So my current setup is to learn the characters in HiKaChan and practice them in iKana. It’s going to be a long journey but I already had some sense of achievement. I was able to “read” a couple of words. I’m going to keep you posted on my progress.

Krystian Majewski

Krystian Majewski was born in Warsaw and studied design at Köln International School of Design. Before, he was working on a mid-size console project for NEON Studios in Frankfurt. He helped establish a Master course in Game Design and Research at the Cologne Game Lab. Today he teaches Game Design at various institutions and develops independent games.

16 responses to “Learning Japanese”

  1. Aaron

    A noble goal. I always wanted to be able to speak japanese as well. I took three years of it in school and have now forgotten it all of course. But let me tell you, you are in for a world of pain!

    It is a very very difficult language to learn. Richard Feynman, a genius and one of the worlds most brilliant physicists, gave up in disgust. Sentece structure is backwards from english so you have to start thinking backwards. You’ll constantly use diffent words for the same thing depending on who you are talking to, and, what you are talking about (which is what Feynman hated). Words are made by mixing kani icons with phonetic characters. Kanji will have different pronunciations depending on the words in which they appear. For this reason even a japanese person may not be able to sound out a word they are reading if they don’t know it. Not to mention a plethora of verb forms with special cases abound.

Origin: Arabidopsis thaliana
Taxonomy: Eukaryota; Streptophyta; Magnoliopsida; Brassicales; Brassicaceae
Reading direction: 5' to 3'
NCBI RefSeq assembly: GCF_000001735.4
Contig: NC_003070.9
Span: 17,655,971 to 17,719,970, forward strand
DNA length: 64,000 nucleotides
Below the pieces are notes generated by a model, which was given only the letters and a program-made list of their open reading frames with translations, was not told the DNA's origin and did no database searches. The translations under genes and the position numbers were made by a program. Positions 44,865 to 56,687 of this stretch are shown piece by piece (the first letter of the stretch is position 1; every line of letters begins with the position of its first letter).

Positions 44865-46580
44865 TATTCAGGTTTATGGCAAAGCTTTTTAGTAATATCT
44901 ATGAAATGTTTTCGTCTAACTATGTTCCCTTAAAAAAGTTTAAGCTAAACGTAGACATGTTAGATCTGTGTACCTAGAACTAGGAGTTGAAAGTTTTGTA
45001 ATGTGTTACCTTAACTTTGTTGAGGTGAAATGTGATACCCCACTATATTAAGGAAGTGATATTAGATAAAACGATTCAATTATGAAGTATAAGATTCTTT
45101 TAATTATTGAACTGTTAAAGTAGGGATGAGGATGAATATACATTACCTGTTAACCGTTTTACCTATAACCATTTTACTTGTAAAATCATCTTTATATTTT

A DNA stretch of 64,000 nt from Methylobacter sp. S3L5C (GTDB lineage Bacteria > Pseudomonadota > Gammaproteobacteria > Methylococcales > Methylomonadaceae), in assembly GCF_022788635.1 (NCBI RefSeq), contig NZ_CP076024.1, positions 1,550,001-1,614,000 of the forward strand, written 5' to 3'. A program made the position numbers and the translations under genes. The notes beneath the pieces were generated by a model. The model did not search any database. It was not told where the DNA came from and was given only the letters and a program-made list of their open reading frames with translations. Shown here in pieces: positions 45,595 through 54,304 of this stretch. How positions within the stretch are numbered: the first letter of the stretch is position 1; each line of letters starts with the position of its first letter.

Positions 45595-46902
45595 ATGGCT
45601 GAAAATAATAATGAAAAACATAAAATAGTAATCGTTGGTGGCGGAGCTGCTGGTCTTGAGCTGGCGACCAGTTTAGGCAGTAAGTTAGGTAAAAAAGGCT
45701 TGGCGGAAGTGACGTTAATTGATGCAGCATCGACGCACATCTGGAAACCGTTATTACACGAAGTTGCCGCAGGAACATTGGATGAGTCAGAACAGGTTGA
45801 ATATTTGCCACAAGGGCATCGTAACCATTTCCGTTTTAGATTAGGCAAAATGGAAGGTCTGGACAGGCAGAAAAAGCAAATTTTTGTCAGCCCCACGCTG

Basically, if you were assigned to construct the most difficult, convoluted language possible, you would come up with Japanese. Not that english is particularly easy. Anyway, good luck!

    1. Krystian Majewski

      Gee, thanks for the encouragement. :)

      With all respect to Feynman, from what I gather his area of expertise was physics, not necessarily linguistics. Also, for learning languages, the most important factor is age, not “intelligence”. Finally, I am already familiar with Polish, which is a very difficult language as well. Compared to that, English is actually very easy.

      And it seems like for being able to read games, I don’t really need Kanji.

      But yeah, I heard that it is a difficult language. I certainly have respect towards it.

    2. xiexie

      pretty ignorant comment if i do say myself :)

  2. Clayton Hughes

    がんばって下さい。 (Do your best – Sorry, couldn’t resist).

    I haven’t run across many good iPhone apps for learning the kanas. You might want to give the free trial for “Human Japanese,” though. I thought it was pretty well presented for a beginner when I looked through it.